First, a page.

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President says Moldova seeks to boost cooperation with Eurasian Economic Union

Moldova’s President Igor Dodon has signed a memorandum on Moldova’s cooperation with the Eurasian Economic Union
Moldova’s president Igor Dodon  EPA/SERGEI ILNITSKY
Moldova’s president Igor Dodon

CHISINAU, April 3. /TASS/. Moldova seeks to boost cooperation with the Eurasian Economic Union (EAEU), the country’s president Igor Dodon said on Monday at the signing ceremony of a memorandum on Moldova’s cooperation with the EAEU.

While addressing Tigran Sarkisyan, Chairman of the EAEU Board, Dodon said that "we seek to boost cooperation with the union member states." "We share a long history of common economic, political, cultural and human relations," he added.

The Moldovan president also said that his country, that "has found itself outside of the Eurasian Economic Union, cannot and will not avoid cooperating with the EAEU." "I believe that the signing of the memorandum as well as the implementation of the document will help Moldova build balance in economic relations with its eastern and western partners," Dodon said.

Dodon and Chairman of the board of the Eurasian Economic Commission Tigran Sargsyan signed on Monday a memorandum on Moldova’s cooperation with the Eurasian Economic Union.

The ceremony in Chisinau was held in the framework of the international forum "Eurasian Economic Union-Republic of Moldova," which was attended by representatives of the Eurasian Economic Commission’s board and member-states of the EAEU.

The memorandum envisages the creation of a joint working group on cooperation between the Eurasian Economic Commission and Moldova. Its goal is to "contribute to the development of comprehensive cooperation between the member-states of the EAEU, the Eurasian Economic Commission and the republic to increase bilateral trade and investments, implement measures aimed at eliminating barriers hampering the development of trade, to attract investments and also for closer cooperation in the areas of mutual interest."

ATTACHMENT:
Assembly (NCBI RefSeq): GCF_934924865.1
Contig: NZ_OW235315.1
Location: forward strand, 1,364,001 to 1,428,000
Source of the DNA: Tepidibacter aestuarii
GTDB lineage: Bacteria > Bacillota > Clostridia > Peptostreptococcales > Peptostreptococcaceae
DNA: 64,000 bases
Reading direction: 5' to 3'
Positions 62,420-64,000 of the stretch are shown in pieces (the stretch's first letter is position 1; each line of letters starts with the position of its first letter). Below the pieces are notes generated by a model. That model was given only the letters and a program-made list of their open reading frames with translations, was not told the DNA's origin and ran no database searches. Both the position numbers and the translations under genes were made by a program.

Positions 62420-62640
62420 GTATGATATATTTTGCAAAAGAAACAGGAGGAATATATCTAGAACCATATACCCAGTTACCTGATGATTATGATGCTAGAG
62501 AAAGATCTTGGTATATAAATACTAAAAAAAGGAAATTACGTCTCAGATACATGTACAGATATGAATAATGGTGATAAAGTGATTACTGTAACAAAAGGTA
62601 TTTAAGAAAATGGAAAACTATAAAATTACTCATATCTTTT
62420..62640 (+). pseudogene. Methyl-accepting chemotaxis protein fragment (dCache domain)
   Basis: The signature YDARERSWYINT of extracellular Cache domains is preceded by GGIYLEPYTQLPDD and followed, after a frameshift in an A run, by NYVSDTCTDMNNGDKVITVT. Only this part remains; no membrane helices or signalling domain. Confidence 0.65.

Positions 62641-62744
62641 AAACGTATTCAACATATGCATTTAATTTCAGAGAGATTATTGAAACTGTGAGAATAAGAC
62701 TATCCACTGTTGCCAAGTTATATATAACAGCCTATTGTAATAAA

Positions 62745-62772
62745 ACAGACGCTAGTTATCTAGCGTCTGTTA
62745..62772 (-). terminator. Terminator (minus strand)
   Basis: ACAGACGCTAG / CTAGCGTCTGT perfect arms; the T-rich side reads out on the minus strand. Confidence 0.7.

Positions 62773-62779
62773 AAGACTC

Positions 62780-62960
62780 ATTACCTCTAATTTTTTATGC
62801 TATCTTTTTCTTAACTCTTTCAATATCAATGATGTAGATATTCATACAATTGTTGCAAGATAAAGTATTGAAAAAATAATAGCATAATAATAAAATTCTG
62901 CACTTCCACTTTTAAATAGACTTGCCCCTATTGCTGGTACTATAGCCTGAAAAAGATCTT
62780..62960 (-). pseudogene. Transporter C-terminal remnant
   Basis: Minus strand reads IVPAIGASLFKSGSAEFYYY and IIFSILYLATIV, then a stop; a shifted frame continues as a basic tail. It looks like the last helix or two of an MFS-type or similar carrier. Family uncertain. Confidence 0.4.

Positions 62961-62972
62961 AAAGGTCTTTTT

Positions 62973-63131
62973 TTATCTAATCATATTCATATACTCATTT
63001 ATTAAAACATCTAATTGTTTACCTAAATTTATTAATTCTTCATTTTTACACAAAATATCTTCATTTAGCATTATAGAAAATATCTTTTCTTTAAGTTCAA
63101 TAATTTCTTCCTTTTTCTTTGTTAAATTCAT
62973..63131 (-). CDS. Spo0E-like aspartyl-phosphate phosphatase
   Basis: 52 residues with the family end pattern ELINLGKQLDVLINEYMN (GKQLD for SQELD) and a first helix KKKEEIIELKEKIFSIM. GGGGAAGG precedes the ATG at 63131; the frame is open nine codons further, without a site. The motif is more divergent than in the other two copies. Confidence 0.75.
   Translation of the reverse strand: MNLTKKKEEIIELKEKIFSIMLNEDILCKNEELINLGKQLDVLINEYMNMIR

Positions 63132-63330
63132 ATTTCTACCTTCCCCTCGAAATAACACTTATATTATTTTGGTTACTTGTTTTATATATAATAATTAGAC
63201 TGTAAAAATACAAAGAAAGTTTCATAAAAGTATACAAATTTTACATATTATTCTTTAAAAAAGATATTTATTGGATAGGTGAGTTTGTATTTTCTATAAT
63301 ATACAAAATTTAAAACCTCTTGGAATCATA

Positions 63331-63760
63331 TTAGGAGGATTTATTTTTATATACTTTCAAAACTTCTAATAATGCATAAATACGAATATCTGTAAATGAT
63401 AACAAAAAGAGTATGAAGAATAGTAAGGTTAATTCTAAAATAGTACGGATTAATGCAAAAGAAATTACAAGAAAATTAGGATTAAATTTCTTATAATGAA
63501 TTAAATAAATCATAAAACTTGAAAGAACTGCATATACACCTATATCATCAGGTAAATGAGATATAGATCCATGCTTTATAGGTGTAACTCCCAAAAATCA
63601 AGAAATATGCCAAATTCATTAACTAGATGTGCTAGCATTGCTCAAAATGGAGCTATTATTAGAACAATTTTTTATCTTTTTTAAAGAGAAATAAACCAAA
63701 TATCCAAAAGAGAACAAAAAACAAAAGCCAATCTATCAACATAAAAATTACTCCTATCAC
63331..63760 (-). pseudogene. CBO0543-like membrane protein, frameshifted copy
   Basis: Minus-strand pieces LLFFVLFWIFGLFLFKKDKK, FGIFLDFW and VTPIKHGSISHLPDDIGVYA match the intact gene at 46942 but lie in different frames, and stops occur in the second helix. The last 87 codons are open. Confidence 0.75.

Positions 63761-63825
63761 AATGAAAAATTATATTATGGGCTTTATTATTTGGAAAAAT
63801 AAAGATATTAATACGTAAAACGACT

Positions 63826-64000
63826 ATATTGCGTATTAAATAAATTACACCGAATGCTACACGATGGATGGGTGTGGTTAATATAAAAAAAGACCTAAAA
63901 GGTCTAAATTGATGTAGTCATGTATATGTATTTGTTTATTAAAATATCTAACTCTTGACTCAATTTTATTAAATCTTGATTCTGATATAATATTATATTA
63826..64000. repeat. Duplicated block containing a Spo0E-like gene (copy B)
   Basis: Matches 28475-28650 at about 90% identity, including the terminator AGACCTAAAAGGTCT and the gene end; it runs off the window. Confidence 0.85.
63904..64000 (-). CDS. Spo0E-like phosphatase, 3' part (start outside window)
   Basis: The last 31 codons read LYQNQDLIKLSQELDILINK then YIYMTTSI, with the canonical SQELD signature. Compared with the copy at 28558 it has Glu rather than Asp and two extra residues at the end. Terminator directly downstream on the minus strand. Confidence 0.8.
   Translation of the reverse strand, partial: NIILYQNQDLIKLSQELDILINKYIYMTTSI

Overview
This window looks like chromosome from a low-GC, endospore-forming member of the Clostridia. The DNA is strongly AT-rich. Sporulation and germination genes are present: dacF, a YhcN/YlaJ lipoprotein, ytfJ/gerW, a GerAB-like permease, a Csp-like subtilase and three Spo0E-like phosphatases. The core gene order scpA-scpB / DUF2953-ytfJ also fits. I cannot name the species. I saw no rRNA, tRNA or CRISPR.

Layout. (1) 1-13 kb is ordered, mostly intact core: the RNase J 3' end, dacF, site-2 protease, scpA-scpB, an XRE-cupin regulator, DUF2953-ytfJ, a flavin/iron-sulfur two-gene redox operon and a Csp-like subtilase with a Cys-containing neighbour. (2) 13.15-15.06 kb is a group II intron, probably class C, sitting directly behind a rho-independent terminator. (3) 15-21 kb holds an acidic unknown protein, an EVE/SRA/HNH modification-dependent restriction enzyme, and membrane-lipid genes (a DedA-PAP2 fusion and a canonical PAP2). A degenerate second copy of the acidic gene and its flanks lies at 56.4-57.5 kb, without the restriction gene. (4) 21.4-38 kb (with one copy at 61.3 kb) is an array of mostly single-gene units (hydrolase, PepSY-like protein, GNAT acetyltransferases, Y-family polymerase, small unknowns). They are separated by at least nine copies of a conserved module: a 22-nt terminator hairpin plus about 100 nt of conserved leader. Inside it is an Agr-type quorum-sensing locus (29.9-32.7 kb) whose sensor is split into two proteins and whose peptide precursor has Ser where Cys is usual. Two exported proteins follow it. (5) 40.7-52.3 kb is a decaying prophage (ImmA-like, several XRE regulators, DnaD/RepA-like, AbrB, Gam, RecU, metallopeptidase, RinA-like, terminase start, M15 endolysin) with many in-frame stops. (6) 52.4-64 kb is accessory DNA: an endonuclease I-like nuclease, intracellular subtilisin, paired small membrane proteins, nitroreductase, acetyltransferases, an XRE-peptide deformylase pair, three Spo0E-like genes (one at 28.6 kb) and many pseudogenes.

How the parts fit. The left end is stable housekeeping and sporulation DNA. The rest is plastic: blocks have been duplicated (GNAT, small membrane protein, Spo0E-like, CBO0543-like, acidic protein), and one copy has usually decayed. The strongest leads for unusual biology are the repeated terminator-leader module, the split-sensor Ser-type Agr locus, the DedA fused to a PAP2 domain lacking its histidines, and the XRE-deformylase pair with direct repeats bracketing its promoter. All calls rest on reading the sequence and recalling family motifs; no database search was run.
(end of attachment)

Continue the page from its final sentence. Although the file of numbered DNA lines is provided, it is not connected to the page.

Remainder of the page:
"Moldova is interested in cooperation with the EAEU, which is beneficial for the country - as many opinion polls showed more than 50% of the country’s citizens back this," Dodon told TASS.

The document says "the memorandum is not an international agreement and does not create rights and commitments for the sides regulated by the international law." Therefore, the Moldovan leader said the memorandum does not need to be ratified and will not be sent for consideration of the parliament.

Ruling coalition is against memorandum

Moldova’s ruling coalition of pro-European parties has called against signing the memorandum with the EAEU. Prime Minister Pavel Filip said "Moldova’s participation in the EAEU project is incompatible with the free trade zone set up between the republic and the EU." In comments to the memorandum’s signing, he noted that "without the government’s participation Moldova cannot become an active participant of this group."

Dodon insisted that "the head of state has legitimacy and the mandate of most citizens of the country," stressing that "he would not allow anyone to step between him and the people."

Since 2009, Moldova has been ruled by the coalition of pro-European parties, whose leaders promised to achieve the country’s accession to the EU. Its rule led to the economic crisis, a series of corruption and political scandals, embezzlement of 1 bln euros from the banking system (compared with 20% of the GDP).

The latest opinion polls showed that more than 80% of citizens distrust the current authorities and the number those who support the line towards closer ties with the EU declared by the government dropped from 70% in 2010 to 38%. The number of Moldovans, who call for integration with the EAEU, grew to 44%.

This mood influenced the November 2016 presidential elections won by Dodon, who supports Eurasian integration. He believes that the 2014 agreement on free trade with the EU signed by the government "led to a decrease in exports and drove thousands of local producers to bankruptcy."

During his February visit to Brussels, Dodon criticized the deal at the meetings with the EU leadership, saying that it may be denounced if people express their desire at a referendum or at the parliamentary election.